“You’re part of the problem.”

That’s what an LGBTQ activist told Alphas Barber Shop owner Chris Prunier of Goffstown, N.H., as she stomped out of his business, angry that he declined to fly a gay pride flag at his business.

But Prunier didn’t take the confrontation — which played out in front of customers and was captured by his security camera — lightly.

Instead, he chose to file a no-trespassing order against the woman and four others he believes “are in cahoots” to stir up trouble in town. And one person named happens to be Select Board Vice Chair Kelly Anne Boyer.

“I’m fed up,” Prunier told NHJournal. “I know the person who came into my shop is part of that crew. It felt like this was orchestrated. If you’re not with them, you’re against them.”

The conflict began two years ago. Prunier says Boyer’s wife Pamela used to have her hair cut at his shop. Prunier and Boyer’s wife shared differing views on politics, he said, adding that the banter the two shared at the time was respectful.

That all changed two years ago when he turned down her request to fly a pro-LGBTQ+ flag outside his business.

“I told her I thought it would be controversial and potentially bad for my business,” Prunier recalled. “She put up a large flag right next door to my shop anyway. So I took it down, rolled it up nicely, stowed it in the back of my store so they could come and take it back, and they proceeded to file a police report.”

The block of Main Street that is home to Alphas Barber Shop includes a dense stretch of other businesses sharing the same building-style storefront space. Prunier acknowledged that another business owner may have given the group permission to fly the flag but said that the close proximity to his shop made him feel like he was being targeted.

“We later settled things, and they got back their flag. She boycotted my shop and never came back, and she knows very well that I’m not OK with promoting this stuff at my business, which is why what happened last week was the last straw for me,” he said.

From security camera video at Alphas Barber Shop.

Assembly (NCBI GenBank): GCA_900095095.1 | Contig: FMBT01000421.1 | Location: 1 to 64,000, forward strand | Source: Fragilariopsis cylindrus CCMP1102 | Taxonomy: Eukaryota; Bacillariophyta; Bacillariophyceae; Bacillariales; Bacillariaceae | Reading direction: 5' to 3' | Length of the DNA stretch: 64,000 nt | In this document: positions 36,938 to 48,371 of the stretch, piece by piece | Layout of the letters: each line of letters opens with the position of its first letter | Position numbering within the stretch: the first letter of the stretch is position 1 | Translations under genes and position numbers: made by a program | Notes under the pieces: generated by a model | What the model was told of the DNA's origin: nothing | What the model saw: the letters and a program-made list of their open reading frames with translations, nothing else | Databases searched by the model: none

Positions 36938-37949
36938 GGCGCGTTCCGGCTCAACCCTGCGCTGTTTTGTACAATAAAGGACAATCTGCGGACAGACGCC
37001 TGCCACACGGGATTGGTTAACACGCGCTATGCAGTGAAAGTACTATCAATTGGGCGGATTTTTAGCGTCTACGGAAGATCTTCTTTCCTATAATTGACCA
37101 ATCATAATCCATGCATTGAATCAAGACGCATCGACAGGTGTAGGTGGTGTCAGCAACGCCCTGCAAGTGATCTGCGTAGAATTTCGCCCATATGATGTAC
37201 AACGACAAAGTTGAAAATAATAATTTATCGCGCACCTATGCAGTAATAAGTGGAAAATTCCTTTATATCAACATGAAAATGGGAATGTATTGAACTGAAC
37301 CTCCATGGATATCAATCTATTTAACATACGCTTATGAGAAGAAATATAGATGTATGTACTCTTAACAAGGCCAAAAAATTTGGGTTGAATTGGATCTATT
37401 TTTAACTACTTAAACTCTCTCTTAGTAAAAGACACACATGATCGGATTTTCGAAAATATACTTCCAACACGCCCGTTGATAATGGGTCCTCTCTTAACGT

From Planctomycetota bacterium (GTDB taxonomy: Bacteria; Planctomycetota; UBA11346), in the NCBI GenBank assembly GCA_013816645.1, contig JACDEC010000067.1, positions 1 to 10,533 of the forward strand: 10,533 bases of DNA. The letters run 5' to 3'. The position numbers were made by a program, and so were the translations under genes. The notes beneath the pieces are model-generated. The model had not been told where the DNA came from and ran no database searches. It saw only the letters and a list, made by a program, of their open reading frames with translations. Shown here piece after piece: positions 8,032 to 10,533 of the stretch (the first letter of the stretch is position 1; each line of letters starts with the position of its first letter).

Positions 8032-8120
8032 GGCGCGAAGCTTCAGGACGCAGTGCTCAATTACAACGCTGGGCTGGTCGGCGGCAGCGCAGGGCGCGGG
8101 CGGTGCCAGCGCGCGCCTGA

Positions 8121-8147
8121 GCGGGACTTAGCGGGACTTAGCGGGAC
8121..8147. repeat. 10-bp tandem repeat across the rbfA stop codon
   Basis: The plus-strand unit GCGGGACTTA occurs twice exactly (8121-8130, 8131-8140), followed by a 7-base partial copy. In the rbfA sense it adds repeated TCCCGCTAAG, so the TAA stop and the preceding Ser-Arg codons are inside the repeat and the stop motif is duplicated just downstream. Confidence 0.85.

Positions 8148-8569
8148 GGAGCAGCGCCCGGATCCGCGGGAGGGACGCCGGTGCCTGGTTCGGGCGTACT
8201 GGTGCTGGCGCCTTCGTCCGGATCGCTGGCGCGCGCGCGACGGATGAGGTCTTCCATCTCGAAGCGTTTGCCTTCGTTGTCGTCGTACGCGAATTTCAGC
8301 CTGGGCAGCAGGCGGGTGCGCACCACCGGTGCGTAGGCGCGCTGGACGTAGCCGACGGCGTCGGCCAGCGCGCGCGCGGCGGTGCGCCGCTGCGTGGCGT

Prunier claims Lisa Harbus, who entered his shop last Wednesday, is part of the same “crew” and intentionally wanted to start trouble. The security camera video, which has no audio, shows Harbus speaking to the barber for nearly five minutes as he cuts a customer’s hair. Her gestures and demeanor appear more angry as the encounter continues.

“She’s kind of in my face and says, ‘Me and my wife can’t walk down the street holding hands because of all the hate,’ but I’m telling you, nobody has an issue with that in Goffstown,” Prunier said. “There’s no hate like that here. We’re tolerant.

“I told her, you’re not getting crap because you’re gay — it’s how you’re representing yourself, that’s why you’re getting crap. I’ve been here for ten years and I haven’t seen any of this hate or harassment at all, or even heard about it, and you hear about everything happening in town when you’re running a barbershop. I mean everything.”

Harbus storms out, making “You’re part of the problem” her last words.

Boyer, who’s also the subject of the no-trespass orders, said she’s never set foot in the shop.

“I have never met the owner, I have never talked to him, and to the best of my knowledge, we have never had any in-person or online interactions,” Boyer told NHJournal. “I do not know why I was included in his online posting of the no-trespassing orders.

“My only guess is that I am a local LGBTQ+ elected official. That is obviously a broad assumption, but it is the only connection I can make.”

For the first offense, violating a no-trespassing order carries a misdemeanor penalty, while subsequent offenses can be treated as class B felonies if they result in property damage.

“She [Kelly Boyer] didn’t have anything to do with the situation; it’s just that the whole crew of them, I just wanted them to get the message that they’re the problem and to stay away from my business because they all work in cahoots,” Prunier said.

Prunier acknowledged he posted images of the no-trespassing orders to a private Goffstown Facebook page, where they were only visible to page members. The public version of the page—Goffstown, NH—The REAL Real Deal—features some discussion regarding the confrontation.

Jillian Bernat, a Goffstown resident whose name also appears on Prunier’s no-trespassing order, has accused Prunier of “doxing,” or sharing personally identifiable information when he elected to upload and share copies of the orders on social media.

“Regardless, his only complaint was that on her way out, she said, ‘You’re part of the problem,’ Bernat wrote. No matter the circumstance, nothing warrants what’s being done to her, least of all (five) words on your way out the door.”

Bernat did not immediately respond to a request for comment.

Meanwhile, Prunier has one prominent Goffstown resident in his corner. Republican state Rep. Joe Alexander, who is gay, told NHJournal he defended Prunier in a Facebook post he made to the private group “and got great feedback on it.”

“There is a radical element in town that forces you to either conform or you are canceled,” Alexander wrote. “As a gay man and a Goffstown state representative, I am shocked at how far they are willing to go to force their views on others.

“As for me, I would fly an American flag only. Everyone is welcome to run their business as they see fit.”

Prunier said he was tired of remaining silent and that it was time for him to speak up.

“They say ‘hate has no home here,’ but my feeling is that’s exactly what they’re creating – hate — by way of creating more division and more anger,” he said.